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Article 2: CFOs should be innovation boosters, says Luka Mucic, CFO of SAP

SAP, like many other companies, had times when they experienced difficulties in developing innovation internally. A few years ago, there was a group that was involved in developing cloud technologies within the company. Financial backing was there, but not strong enough to cover all necessary aspects, i.e. the go to market. The product was good, but not well enough tuned to the demand in the market and grew too slowly. The company saw the imperative to become a major cloud player and to get there, the company had to look outside and acquire cloud- vendors. The company invested more than 15 billion US Dollars into three big and several small cloud companies. The strategy: fill white spots in your portfolio. Today, Luka fosters innovation mainly internally again. This is taking on multiple forms.

Luka Mucic CFO SAP
Luka Mucic CFO SAP
I/ A business innovation group
First of all, Luka is overseeing the a newly formed business innovation opportunity for all employees within SAP. This program is to help intrapreneurs develop their ideas and provide them with the skills that they may lack. Resources will be provided to those employees who innovate in the form of funds, mentorship and time off from their daily responsibilities. If the intrapreneur is a research and development professional, the mentors may provide him with market insight and sales skills. Alternatively, if the intrapreneur is more market focused, then, the mentors may provide them with research and development support. Also, when the product is good and has reached maturity, it will be backed up financially.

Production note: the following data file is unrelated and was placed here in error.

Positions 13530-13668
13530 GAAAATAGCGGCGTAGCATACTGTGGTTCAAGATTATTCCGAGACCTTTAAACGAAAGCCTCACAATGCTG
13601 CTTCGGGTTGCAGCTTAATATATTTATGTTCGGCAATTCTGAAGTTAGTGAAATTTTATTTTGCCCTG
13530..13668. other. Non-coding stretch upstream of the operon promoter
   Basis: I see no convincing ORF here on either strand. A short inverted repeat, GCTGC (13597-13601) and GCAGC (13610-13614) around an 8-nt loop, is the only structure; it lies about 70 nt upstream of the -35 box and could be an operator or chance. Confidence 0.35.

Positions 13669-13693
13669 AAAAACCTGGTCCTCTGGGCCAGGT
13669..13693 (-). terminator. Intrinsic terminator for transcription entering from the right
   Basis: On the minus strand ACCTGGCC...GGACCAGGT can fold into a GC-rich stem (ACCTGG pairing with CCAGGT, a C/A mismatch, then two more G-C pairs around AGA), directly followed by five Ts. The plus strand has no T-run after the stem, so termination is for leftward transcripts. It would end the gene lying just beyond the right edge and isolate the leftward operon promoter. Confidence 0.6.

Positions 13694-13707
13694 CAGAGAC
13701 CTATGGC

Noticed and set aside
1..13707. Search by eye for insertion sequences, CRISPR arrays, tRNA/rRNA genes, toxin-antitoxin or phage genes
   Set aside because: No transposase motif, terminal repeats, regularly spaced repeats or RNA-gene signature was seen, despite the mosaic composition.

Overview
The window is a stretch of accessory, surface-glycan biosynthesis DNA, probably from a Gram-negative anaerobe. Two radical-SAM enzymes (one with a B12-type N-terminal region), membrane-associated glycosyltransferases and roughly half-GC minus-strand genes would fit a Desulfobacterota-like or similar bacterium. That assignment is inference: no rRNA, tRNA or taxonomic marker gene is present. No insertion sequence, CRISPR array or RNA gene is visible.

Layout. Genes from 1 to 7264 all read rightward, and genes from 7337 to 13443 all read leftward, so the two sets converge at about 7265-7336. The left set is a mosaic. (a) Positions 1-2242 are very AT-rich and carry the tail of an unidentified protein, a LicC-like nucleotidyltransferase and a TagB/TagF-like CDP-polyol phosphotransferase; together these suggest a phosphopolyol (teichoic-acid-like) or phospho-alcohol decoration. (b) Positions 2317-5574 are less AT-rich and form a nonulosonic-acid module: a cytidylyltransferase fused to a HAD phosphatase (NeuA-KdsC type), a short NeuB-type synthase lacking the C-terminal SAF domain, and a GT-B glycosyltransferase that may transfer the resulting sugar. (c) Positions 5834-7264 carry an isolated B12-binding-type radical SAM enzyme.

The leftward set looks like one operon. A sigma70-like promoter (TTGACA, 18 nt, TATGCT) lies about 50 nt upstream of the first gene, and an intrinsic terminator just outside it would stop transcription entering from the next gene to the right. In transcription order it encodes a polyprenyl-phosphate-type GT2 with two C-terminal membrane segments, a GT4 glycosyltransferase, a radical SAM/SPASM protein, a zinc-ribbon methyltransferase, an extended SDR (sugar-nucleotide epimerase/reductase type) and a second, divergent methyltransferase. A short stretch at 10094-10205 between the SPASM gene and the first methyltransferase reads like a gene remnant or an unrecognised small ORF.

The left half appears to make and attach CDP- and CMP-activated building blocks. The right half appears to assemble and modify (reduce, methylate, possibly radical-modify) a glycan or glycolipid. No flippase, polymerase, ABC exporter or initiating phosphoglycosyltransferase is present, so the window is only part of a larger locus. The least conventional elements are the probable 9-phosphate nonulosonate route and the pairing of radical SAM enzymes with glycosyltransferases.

II/ Developing novel business models
Second of all, as we entered the digital age, traditional business models are being challenged by very different, new business models. In other words, innovation must require a kind of innovation in business modeling. Companies like Uber, BlaBlaCar, AirBnB are challenging established companies, but they are also based on a very different business model, one where the production capacity is to some extent outsourced. In the case of hotels, traditional companies own hotels while AirBnB owns a platform that puts the customers in touch with suppliers.

III/ Ray Kurzweil
There is also another part and final part, to my discussion with Luka. I showed him Ray Kurzweil’s law of accelerating returns. In a logarithmic graph, the vertical axis expresses multiples rather than increments. In other words, calculations per second per $1000 go from 1 to 10, 100, 1000 rather than from 1, 2,3, 4… This leads to the following graph:

This graph is remarkable for many reasons:
• First of all, it shows that in the last century we witnessed exponential growth in calculations per second per $1000. Whereas Moore's Law is dependent upon a specific technology – transistors – one can see here that exponential progress continues, whatever the technology. When a specific technology paradigm reaches its limits, a new, more powerful technology is introduced and perpetuates exponential improvements.